FIG. 12 is a partial cross-sectional view of the valve system of FIG. 10.

DETAILED DESCRIPTION OF THE PREFERRED EMBODIMENTS

FIG. 1 illustrates a footwear care system 40 that can be used to care for footwear. In the illustrated embodiment, the footwear care system 40 is a portable, handheld system that can be used to clean footwear and/or apply material to footwear. As used herein, the term “footwear” is a broad term and is used in its ordinary meaning and includes, without limitation, shoes, boots, sandals, and other wearing apparel for the feet. While the care systems are primarily described as employed for caring for footwear, the care systems can be used in other applications. For example, care system similar to the footwear care system 40 can be used on furniture, wearing apparel, automobiles, and the like. Thus, the footwear care systems can be utilized in various applications.

With reference to FIGS. 1 and 2, the footwear care system 40 comprises an elongated body 46, a brush apparatus 50, an applicator system 58, and a digger 70. The body 46 can form a handle 53 that can be conveniently and comfortably gripped by a user. The footwear care system 40 is preferably sized and configured to fit easily into a hand of a user. As such, a user can manually clean footwear with the footwear care system 40. In some embodiment, the cleaned footwear may then be suitable for wearing indoors.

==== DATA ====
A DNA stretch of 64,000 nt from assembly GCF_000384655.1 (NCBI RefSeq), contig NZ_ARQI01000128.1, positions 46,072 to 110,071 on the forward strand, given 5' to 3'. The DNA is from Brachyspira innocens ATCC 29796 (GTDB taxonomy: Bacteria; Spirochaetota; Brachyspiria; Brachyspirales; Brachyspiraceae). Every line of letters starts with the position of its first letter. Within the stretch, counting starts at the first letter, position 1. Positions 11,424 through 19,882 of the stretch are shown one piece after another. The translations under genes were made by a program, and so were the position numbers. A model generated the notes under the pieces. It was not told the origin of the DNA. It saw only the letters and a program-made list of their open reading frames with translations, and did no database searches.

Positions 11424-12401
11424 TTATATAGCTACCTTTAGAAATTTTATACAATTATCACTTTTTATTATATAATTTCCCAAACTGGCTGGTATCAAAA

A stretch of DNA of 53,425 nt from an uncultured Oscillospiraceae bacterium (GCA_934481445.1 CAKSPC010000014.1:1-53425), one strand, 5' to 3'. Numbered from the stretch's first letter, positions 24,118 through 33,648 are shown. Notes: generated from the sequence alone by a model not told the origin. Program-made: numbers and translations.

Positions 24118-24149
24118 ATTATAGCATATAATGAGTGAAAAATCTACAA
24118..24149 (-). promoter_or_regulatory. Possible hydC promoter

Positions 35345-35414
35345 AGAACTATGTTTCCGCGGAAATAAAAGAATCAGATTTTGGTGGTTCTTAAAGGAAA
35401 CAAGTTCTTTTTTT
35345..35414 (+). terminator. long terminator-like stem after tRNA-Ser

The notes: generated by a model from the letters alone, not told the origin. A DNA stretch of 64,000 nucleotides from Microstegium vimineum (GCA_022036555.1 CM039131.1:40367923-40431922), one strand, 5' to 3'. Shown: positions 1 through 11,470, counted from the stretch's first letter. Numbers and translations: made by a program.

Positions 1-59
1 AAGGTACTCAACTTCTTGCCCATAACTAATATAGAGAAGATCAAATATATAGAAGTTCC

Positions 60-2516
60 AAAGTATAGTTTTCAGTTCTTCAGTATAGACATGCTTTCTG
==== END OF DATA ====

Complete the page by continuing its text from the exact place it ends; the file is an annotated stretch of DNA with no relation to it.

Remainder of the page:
One or more of the brush apparatus 50, the applicator system 58, and the digger 70 can be coupled permanently or temporarily to the body 46. In other embodiments, one or more of these components (or portions thereof) can be integrally formed with the body 46. The brush apparatus 50 and the digger 70 can be positioned at opposing ends of the body 46. The applicator system 58 can be positioned at some point along the body 46, preferably between the brush apparatus 50 and the digger 70. The user can hold the handle 53 to utilize one or more of the brush apparatus 50, the applicator system 58, and the digger 70. In some non-limiting embodiments, the footwear care system 40 can be used for one or more of the following treatments: cleaning, applying material to footwear, scraping of material, and combinations thereof.